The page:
Stock prices fell broadly as Moody’s lowered its sovereign debt rating for Spain, jobless claims were reported to have bounced higher than expected last week, Middle East turmoil showed signs of spreading to Saudi Arabia, and commodities prices were uniformly lower. The S&P 500 and Dow were off 1.9% on the day, the second worst day for the S&P 500 since August, behind the 2.1% February 22 decline on the outbreak of violence in Libya. Libyan fighting is still in the news, indeed, pro-Gadhafi forces appear to have stepped up their attacks on rebel forces. In Saudi Arabia, one day ahead of the “day of rage” called for on Facebook, Saudi police fired rubber bullets on a small group of Shiite protesters. Saudi rulers have a tight grip on the populace, but the possible ramifications of unrest in the Middle East’s largest oil producer could be huge.
Still, crude oil prices were roughly $2 a barrel lower Thursday, experiencing only a partial rebound after the Saudi news hit the wire. Eighteen of the 19 commodities in the CRB commodities price index declined in price today, the exception being soybeans. As has been the case for at least the past few days, materials stocks and energy stocks were among the S&P 500’s weakest sectors today, losing 2.2% and 3.6%, respectively. We don’t put much weight on the 21,000 jump in initial jobless claims in the latest week; the prior week’s level of claims was the lowest in two and a half years, and the latest week’s tally was still below the 400,000 level. The trade report for January showed a merchandise trade deficit of $46 billion, $5 billion greater than the Street expected, which may mean a somewhat smaller GDP growth rate for the first quarter, although we still think a 3% growth quarter is likely.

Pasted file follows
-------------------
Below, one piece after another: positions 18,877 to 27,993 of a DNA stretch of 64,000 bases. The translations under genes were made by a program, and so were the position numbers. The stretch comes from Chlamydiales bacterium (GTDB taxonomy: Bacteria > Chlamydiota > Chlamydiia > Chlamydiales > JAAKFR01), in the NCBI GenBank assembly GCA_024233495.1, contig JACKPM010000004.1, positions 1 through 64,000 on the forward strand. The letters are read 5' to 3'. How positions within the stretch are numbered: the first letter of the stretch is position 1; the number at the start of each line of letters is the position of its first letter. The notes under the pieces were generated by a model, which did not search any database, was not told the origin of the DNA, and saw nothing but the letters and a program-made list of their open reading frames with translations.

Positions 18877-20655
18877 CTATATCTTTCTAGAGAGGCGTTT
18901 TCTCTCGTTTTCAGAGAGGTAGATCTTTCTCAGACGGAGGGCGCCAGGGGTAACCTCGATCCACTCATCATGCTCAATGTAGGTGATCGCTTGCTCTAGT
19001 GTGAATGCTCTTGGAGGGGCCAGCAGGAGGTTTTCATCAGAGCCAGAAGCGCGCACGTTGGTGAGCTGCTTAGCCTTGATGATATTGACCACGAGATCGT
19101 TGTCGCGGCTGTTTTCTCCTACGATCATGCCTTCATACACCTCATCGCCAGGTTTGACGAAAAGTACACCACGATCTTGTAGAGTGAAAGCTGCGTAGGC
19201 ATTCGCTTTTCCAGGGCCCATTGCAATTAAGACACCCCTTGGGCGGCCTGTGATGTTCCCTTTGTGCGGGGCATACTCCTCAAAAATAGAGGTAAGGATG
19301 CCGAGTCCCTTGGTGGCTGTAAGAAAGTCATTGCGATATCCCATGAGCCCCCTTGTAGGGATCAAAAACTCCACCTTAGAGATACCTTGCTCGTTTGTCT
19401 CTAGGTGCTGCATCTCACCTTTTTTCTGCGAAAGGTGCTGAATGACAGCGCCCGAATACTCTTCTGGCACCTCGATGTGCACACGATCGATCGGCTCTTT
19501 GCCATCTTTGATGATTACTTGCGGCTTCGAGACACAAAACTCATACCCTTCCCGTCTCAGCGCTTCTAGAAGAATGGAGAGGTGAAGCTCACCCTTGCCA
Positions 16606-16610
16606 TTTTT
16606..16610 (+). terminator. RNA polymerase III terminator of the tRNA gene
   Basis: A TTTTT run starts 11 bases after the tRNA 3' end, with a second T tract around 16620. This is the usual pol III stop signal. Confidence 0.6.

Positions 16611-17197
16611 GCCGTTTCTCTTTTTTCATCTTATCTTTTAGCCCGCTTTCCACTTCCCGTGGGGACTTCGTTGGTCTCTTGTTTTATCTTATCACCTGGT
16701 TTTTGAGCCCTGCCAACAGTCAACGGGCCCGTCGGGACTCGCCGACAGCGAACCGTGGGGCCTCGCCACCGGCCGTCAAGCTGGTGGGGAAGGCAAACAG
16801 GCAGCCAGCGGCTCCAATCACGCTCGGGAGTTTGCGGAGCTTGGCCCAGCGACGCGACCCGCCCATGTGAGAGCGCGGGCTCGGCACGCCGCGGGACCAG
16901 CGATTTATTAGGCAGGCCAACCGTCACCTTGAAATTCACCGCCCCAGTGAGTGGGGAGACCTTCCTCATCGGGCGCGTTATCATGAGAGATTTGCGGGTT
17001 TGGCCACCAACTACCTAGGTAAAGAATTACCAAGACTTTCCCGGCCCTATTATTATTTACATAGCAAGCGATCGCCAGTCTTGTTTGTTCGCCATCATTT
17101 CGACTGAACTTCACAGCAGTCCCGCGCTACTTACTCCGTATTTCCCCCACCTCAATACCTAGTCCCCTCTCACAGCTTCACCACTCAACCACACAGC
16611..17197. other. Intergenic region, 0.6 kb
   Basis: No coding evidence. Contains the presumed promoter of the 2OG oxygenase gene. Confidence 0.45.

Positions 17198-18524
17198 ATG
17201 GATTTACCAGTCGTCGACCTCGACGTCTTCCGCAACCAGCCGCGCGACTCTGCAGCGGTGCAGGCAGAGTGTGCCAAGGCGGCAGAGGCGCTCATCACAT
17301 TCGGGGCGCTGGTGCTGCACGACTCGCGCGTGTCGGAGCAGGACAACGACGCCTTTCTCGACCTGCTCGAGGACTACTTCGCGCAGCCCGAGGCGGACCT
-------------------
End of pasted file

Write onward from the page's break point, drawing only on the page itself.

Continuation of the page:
Treasury bond prices rallied strongly Thursday on the weakness in global stock prices. The 10-year Treasury gained almost a point, the long Treasury climbed one and two-thirds point, as yields on both maturities fell more than 10 basis points on the day. TIPS securities also rallied strongly, although for a second straight day, breakeven inflation rates fell. Along with the decline in commodities prices, this latest decline in inflation expectations suggests that economic concerns are beginning to resurface, after months of quickening economic indications. The dollar rallied today on the increased market volatility, while gold fell more than 1%.
INVESTMENT OUTLOOK…For the moment, corporate earnings prospects remain positive, which is providing support to stock prices and offsetting the perceived increase in risk of either rising inflation or economic slowdown. P/E multiples, while relatively modest, may be vulnerable to downward pressures should Libyan unrest spread to other, more important oil producers, in which case the great profits expansion of 2010-11 may come to an end. It is not saying much to venture a guess that stock prices may be in for some short-term selling pressures. At this point, we would be inclined to view a moderate correction in stock prices as a buying opportunity should events in the Middle East go in the more benign direction of Tunisia/Egypt/Bahrain rather than that of Libya. After today’s drop, the S&P 500 is down 3.6% from last month’s two and 32-month market high. At December 31, Tobin’s Q Ratio, a measure of stock market values, was at its highest level since 2002, although well off the market bubble highs of 11 years ago.
Copyright © 2011 by Wright Investors’ Service, Inc.